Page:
One of the most touching moments of Friday night's Carrier Classic came just after the final buzzer sounded when players from North Carolina and Michigan State stripped off their camouflage jerseys and handed them to veterans sitting courtside.
To the Tar Heels and Spartans, it was a Veterans Day tribute to the military. To at least one of the former troops, it was a money-making opportunity.
A California-based seller with the username "ratboi" made an eBay listing for North Carolina forward John Henson's game-worn No. 31 jersey on Tuesday morning with an asking price of $1,525. The seller removed the item from eBay soon afterward when Henson tweeted out the link and expressed his disappointment at seeing his jersey up for sale.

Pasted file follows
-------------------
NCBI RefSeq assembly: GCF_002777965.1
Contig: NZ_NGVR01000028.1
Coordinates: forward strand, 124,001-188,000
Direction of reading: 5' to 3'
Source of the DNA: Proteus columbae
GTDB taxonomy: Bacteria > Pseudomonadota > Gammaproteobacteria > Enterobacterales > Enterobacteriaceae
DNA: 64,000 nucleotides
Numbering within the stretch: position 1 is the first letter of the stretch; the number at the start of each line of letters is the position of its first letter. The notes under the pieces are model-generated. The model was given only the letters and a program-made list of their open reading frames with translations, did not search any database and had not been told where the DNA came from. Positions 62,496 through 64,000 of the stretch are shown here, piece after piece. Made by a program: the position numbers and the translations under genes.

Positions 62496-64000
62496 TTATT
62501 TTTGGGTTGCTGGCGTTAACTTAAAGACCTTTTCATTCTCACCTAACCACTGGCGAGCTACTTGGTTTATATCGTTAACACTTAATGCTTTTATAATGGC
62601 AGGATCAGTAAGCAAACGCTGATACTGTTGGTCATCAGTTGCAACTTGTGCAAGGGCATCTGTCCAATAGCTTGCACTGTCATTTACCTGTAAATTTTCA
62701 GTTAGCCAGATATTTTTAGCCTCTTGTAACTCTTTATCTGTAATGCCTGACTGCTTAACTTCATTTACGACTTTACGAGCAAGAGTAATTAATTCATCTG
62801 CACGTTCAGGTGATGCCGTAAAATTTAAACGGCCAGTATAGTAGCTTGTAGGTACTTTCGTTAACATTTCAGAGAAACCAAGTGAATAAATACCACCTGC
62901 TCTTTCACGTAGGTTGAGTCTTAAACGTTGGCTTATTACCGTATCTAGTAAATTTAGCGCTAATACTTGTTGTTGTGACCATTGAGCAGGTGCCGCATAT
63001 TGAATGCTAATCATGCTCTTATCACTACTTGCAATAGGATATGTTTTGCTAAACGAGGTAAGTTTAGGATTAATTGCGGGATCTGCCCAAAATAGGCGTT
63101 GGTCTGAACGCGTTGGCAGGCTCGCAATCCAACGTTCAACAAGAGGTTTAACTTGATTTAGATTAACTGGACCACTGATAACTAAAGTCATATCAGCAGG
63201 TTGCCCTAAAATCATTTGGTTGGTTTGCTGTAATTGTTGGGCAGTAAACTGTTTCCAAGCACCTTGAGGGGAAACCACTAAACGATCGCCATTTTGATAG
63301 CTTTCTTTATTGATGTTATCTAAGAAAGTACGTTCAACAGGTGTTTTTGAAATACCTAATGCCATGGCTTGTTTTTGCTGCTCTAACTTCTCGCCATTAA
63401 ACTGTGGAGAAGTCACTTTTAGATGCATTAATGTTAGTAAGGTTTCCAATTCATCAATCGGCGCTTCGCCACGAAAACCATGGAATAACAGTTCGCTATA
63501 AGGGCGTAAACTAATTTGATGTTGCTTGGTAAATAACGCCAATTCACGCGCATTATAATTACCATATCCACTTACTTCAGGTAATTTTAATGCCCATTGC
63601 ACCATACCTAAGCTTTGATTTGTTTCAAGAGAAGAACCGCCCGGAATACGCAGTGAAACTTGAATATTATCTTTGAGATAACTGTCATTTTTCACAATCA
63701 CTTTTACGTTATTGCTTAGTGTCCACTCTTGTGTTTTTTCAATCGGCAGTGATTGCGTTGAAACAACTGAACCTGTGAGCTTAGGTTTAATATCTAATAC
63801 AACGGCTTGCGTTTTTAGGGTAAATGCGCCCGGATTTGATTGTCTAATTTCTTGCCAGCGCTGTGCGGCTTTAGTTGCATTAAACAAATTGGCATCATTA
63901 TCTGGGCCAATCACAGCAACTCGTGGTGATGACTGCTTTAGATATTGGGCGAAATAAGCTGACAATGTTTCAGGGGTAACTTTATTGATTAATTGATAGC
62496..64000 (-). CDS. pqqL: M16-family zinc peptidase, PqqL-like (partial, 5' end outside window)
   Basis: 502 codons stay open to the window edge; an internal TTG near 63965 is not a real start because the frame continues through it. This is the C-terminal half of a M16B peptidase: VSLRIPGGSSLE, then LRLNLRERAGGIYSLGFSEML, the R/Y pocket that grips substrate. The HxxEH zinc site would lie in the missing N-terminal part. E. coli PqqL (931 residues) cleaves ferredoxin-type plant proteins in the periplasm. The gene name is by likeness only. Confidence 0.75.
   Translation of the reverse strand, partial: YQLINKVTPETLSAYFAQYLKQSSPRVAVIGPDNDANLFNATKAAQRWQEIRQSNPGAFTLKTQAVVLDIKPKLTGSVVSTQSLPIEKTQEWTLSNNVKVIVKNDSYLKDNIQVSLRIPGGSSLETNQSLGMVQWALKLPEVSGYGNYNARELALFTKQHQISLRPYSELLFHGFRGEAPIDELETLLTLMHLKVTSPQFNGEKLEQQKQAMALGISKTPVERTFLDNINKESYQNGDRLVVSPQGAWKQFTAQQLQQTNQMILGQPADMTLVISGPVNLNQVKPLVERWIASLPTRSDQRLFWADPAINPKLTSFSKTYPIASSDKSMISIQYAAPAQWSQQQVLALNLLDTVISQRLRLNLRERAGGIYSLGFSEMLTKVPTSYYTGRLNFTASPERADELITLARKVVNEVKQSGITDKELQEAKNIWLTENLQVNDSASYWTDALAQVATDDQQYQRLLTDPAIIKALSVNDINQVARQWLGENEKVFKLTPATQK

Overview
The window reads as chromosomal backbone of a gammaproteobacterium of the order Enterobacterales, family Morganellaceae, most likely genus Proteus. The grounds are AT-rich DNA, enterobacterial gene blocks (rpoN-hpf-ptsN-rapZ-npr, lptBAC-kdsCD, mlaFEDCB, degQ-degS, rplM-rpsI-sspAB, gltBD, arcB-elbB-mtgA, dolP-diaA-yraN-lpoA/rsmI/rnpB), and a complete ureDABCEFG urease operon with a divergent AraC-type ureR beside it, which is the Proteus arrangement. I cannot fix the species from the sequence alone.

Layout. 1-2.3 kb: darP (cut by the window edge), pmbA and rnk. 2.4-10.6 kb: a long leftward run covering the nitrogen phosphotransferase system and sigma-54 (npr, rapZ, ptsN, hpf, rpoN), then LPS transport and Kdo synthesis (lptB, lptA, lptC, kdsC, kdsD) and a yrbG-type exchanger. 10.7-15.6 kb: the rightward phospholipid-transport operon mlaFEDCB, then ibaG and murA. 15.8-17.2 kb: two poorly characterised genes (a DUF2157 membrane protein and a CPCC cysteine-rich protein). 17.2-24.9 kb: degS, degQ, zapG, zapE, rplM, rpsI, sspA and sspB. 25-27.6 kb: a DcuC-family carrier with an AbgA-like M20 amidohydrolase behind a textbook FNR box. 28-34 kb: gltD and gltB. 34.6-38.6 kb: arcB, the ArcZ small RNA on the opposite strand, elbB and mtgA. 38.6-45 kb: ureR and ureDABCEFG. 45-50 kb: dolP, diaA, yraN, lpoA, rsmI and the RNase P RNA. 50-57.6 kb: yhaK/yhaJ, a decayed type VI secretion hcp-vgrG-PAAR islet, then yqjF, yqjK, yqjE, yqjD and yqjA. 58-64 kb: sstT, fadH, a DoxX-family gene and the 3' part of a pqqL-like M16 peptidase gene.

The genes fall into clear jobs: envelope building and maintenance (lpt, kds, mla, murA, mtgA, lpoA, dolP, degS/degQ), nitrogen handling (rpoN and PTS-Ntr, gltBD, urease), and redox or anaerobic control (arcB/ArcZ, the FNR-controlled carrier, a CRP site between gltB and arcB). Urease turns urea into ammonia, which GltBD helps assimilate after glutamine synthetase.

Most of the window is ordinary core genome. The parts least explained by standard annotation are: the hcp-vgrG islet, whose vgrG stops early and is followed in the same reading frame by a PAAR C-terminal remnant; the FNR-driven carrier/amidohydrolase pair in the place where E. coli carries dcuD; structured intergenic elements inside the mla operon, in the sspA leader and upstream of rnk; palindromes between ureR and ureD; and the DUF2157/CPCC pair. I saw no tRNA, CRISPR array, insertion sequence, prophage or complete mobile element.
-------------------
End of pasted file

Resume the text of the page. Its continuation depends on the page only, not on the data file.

We'd all like to assume that each of the veterans who received jerseys Friday night went home and framed them on their walls, but at the same time it's not fair to crucify the seller without knowing the circumstances. Maybe he needs the money for medical expenses or to buy holiday gifts for his family. Not everyone can afford to value sentiment over cash.
Regardless, Henson's disappointment is understandable. Not only did he give up his jersey as a gift, NCAA rules also prohibit student-athletes like Henson from selling the jersey himself even though it's only valuable because he wore it.